The fourth reason for subjectivity comes forward when the hidden hands dictate to the owners of TV channels to refrain from holding talk shows on certain issues such as the unrest in Balochistan and the missing persons. For the past several months, the Supreme Court has been hearing the case of the law and order situation at the Quetta Registry of Balochistan but scarcely is any TV talk show conducted on the problems being faced by the Supreme Court in Balochistan. Comparatively, when the Supreme Court addressed the law and order case in Karachi, the whole media was all ears to the proceedings throughout the court’s presence in Karachi. Moreover, in this category, not the ratings but the dictation matters. This point also reveals the reason why TV talk shows on Balochistan have suddenly waned (after their appearance a few weeks ago) from the electronic media and why certain dailies (both English and Urdu) are indisposed to publish any point of view on Balochistan contradicting that of the military establishment.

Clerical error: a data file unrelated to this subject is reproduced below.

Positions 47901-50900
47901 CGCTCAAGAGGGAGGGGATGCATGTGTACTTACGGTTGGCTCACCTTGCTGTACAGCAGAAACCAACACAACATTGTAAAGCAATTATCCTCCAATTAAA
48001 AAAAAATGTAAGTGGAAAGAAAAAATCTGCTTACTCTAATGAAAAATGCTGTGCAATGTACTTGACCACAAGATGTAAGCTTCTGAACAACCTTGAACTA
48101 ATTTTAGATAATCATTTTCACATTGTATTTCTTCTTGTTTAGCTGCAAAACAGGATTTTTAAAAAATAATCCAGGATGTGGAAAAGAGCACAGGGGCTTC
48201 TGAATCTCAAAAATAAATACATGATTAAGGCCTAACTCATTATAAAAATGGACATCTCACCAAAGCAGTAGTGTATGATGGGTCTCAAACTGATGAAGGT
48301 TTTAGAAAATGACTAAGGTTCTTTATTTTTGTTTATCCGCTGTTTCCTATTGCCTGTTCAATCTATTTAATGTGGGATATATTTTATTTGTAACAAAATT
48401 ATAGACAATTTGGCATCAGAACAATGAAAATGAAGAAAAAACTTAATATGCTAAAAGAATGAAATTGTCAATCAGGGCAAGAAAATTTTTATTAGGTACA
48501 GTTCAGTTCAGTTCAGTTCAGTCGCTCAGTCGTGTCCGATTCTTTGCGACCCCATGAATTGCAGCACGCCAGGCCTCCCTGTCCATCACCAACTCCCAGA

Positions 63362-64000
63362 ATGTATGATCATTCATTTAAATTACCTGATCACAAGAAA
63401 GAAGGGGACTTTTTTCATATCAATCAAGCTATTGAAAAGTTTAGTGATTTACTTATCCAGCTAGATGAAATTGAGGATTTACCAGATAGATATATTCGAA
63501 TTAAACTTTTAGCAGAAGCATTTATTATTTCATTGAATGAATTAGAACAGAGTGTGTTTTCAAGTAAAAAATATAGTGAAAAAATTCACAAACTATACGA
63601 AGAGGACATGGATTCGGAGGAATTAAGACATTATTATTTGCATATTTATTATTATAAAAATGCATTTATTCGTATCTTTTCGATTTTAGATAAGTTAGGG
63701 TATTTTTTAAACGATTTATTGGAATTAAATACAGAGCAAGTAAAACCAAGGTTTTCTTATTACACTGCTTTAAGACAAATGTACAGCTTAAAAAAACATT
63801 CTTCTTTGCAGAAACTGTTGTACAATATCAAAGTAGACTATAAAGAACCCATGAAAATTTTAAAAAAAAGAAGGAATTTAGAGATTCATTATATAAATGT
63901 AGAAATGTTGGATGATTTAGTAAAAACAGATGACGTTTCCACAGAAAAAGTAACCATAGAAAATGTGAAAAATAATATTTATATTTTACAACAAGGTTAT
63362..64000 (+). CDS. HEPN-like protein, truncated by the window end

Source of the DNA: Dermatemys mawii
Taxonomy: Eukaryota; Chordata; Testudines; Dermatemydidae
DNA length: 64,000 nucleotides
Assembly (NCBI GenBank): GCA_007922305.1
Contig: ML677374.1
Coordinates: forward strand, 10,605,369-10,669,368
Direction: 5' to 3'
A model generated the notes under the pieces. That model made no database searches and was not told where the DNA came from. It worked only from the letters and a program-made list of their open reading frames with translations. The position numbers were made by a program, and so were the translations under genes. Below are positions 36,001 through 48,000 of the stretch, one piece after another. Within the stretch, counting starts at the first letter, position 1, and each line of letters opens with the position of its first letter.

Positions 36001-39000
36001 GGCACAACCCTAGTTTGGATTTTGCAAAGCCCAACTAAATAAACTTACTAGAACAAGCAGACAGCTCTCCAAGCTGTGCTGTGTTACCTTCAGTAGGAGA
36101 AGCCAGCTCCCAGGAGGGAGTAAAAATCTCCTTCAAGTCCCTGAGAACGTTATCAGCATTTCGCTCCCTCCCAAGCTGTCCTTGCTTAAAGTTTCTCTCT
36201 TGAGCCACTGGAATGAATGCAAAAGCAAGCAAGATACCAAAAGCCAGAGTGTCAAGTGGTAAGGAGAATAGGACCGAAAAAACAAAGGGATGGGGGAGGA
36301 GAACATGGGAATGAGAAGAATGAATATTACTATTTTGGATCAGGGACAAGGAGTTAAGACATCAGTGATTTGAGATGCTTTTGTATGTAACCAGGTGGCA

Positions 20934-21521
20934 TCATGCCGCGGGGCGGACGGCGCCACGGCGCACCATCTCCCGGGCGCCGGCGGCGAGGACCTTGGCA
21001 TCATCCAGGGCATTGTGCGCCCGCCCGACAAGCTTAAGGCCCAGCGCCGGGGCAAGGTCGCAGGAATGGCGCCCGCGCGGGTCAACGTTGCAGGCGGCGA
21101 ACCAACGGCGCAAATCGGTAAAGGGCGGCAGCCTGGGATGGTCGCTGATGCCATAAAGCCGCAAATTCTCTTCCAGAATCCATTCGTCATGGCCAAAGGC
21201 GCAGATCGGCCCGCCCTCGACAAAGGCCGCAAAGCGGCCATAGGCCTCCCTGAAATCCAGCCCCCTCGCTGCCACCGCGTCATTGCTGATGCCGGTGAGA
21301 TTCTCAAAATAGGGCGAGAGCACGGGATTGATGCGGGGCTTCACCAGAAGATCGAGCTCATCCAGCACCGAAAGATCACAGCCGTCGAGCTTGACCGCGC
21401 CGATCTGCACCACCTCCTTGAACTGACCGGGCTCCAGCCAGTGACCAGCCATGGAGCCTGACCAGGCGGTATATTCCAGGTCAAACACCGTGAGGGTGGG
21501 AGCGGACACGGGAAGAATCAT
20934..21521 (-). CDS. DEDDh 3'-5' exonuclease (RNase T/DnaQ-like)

The fifth reason for subjectivity comes into view when the ministry of information uses secret funds to buy the loyalties of journalists. The discretion to hold and spend funds is a big challenge to the concept of independence of the media (both print and electronic). If a journalist is enticed into reporting one type of story or writing one type of article, an objective opinion cannot be formed in the public. Additionally, viewers in general will lose faith in the media.
Can anything be more unfortunate than these observations of Hamid Mir who has hosted dozens of TV talk shows by now?
Dr Qaisar Rashid is a freelance columnist and can be reached at firstname.lastname@example.org